Regional variation and spine care revisited
Based on the fairly well-sized and high-quality evidence base outlined above, the following "logical plan" for the care of a patient with chronic LBP makes sense:
• Medications should be used sparingly and for the short term.
• Exercise, physical therapy, a light corset, and chiropractic may provide some relief.
• At some level,work should resume as soon as possible.
• Reassurance should be given that activities might cause some pain but no harm and, eventually, some benefit.
• Truly resistant cases of LBP should be referred for intensive CBT rehabilitation.
• Fusion might be considered as a last resort for a select group of patients.
However, although this logical plan has been recognized for the past decade or so, the most recent studies clearly demonstrate that regional variation in the care of patients with chronic LBP persists. Wennberg's theory that variation is the result of physician factors rather than an insufficient evidence base appears to be correct. Medication use (especially narcotic analgesics), injections (especially lumbar epidural injections and facet joint blocks), interventions (especially radiofrequency ablations and IDET procedures), and surgery (fusions and disk replacements) are being used and performed at ever-increasing rates despite the evidence, and which treatments the patients receive depends mostly on which physician they happen to see (just like with tonsillectomies in 1920).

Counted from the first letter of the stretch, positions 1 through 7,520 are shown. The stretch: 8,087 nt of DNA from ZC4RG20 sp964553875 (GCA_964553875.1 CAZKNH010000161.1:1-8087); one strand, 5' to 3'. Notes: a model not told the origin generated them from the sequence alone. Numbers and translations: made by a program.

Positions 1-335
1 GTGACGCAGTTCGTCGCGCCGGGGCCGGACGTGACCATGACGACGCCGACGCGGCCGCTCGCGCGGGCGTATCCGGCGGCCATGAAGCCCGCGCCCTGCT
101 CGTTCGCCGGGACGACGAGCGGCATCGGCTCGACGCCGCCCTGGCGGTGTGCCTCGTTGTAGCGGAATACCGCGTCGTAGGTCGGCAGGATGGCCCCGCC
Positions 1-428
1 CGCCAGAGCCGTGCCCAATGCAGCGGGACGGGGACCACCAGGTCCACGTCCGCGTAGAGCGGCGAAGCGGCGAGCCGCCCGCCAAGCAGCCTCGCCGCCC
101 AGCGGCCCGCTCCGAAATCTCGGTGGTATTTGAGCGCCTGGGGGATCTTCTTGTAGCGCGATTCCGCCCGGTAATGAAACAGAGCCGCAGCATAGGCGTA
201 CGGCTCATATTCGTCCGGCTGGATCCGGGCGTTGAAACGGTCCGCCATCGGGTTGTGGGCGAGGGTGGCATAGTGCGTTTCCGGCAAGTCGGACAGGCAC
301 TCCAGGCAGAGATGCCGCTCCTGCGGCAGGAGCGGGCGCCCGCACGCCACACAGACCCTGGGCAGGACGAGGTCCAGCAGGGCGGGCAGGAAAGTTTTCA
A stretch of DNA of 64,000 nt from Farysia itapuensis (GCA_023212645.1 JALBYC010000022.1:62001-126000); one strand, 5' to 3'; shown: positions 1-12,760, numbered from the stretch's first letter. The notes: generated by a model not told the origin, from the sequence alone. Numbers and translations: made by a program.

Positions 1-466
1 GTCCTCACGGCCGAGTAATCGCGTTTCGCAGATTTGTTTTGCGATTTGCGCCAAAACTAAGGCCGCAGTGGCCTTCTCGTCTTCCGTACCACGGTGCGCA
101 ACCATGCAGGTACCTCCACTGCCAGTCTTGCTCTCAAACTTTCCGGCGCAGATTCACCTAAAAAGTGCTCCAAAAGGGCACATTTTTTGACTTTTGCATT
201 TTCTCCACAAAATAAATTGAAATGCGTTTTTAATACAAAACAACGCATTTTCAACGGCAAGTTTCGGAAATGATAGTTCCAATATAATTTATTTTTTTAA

Shared decision making revisited
How can we overcome such regional variation? How can we avoid putting our therapeutic personal preference stamp on our patients based solely on a broad diagnostic category or ICD-9 code? The answers appear to lie in recognizing the following: